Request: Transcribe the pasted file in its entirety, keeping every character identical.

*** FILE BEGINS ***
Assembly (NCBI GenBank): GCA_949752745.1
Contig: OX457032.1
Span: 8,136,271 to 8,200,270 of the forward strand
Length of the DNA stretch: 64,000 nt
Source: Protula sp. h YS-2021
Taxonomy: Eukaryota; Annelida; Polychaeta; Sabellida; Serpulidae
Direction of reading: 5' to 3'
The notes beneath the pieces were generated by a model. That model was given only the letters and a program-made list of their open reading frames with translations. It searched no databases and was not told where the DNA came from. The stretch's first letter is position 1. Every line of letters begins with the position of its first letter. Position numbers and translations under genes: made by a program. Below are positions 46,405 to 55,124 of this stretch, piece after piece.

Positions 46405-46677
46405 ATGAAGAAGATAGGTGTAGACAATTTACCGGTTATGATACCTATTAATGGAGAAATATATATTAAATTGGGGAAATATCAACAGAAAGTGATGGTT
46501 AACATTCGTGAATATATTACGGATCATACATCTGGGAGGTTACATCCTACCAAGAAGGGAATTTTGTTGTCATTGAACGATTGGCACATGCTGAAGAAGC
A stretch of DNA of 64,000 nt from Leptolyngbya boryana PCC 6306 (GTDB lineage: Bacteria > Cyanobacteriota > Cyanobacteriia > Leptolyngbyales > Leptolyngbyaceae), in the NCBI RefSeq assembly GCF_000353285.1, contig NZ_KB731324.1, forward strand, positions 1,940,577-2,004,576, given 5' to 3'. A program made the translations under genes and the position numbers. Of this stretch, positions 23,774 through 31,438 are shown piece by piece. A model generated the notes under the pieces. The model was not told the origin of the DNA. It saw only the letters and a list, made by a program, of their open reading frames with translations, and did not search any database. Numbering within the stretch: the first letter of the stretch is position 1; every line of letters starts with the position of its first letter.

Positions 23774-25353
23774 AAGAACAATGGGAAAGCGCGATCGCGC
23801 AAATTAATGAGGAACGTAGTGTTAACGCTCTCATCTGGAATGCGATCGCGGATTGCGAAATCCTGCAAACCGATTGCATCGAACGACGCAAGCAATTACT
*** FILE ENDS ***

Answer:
Assembly (NCBI GenBank): GCA_949752745.1
Contig: OX457032.1
Span: 8,136,271 to 8,200,270 of the forward strand
Length of the DNA stretch: 64,000 nt
Source: Protula sp. h YS-2021
Taxonomy: Eukaryota; Annelida; Polychaeta; Sabellida; Serpulidae
Direction of reading: 5' to 3'
The notes beneath the pieces were generated by a model. That model was given only the letters and a program-made list of their open reading frames with translations. It searched no databases and was not told where the DNA came from. The stretch's first letter is position 1. Every line of letters begins with the position of its first letter. Position numbers and translations under genes: made by a program. Below are positions 46,405 to 55,124 of this stretch, piece after piece.

Positions 46405-46677
46405 ATGAAGAAGATAGGTGTAGACAATTTACCGGTTATGATACCTATTAATGGAGAAATATATATTAAATTGGGGAAATATCAACAGAAAGTGATGGTT
46501 AACATTCGTGAATATATTACGGATCATACATCTGGGAGGTTACATCCTACCAAGAAGGGAATTTTGTTGTCATTGAACGATTGGCACATGCTGAAGAAGC
A stretch of DNA of 64,000 nt from Leptolyngbya boryana PCC 6306 (GTDB lineage: Bacteria > Cyanobacteriota > Cyanobacteriia > Leptolyngbyales > Leptolyngbyaceae), in the NCBI RefSeq assembly GCF_000353285.1, contig NZ_KB731324.1, forward strand, positions 1,940,577-2,004,576, given 5' to 3'. A program made the translations under genes and the position numbers. Of this stretch, positions 23,774 through 31,438 are shown piece by piece. A model generated the notes under the pieces. The model was not told the origin of the DNA. It saw only the letters and a list, made by a program, of their open reading frames with translations, and did not search any database. Numbering within the stretch: the first letter of the stretch is position 1; every line of letters starts with the position of its first letter.

Positions 23774-25353
23774 AAGAACAATGGGAAAGCGCGATCGCGC
23801 AAATTAATGAGGAACGTAGTGTTAACGCTCTCATCTGGAATGCGATCGCGGATTGCGAAATCCTGCAAACCGATTGCATCGAACGACGCAAGCAATTACT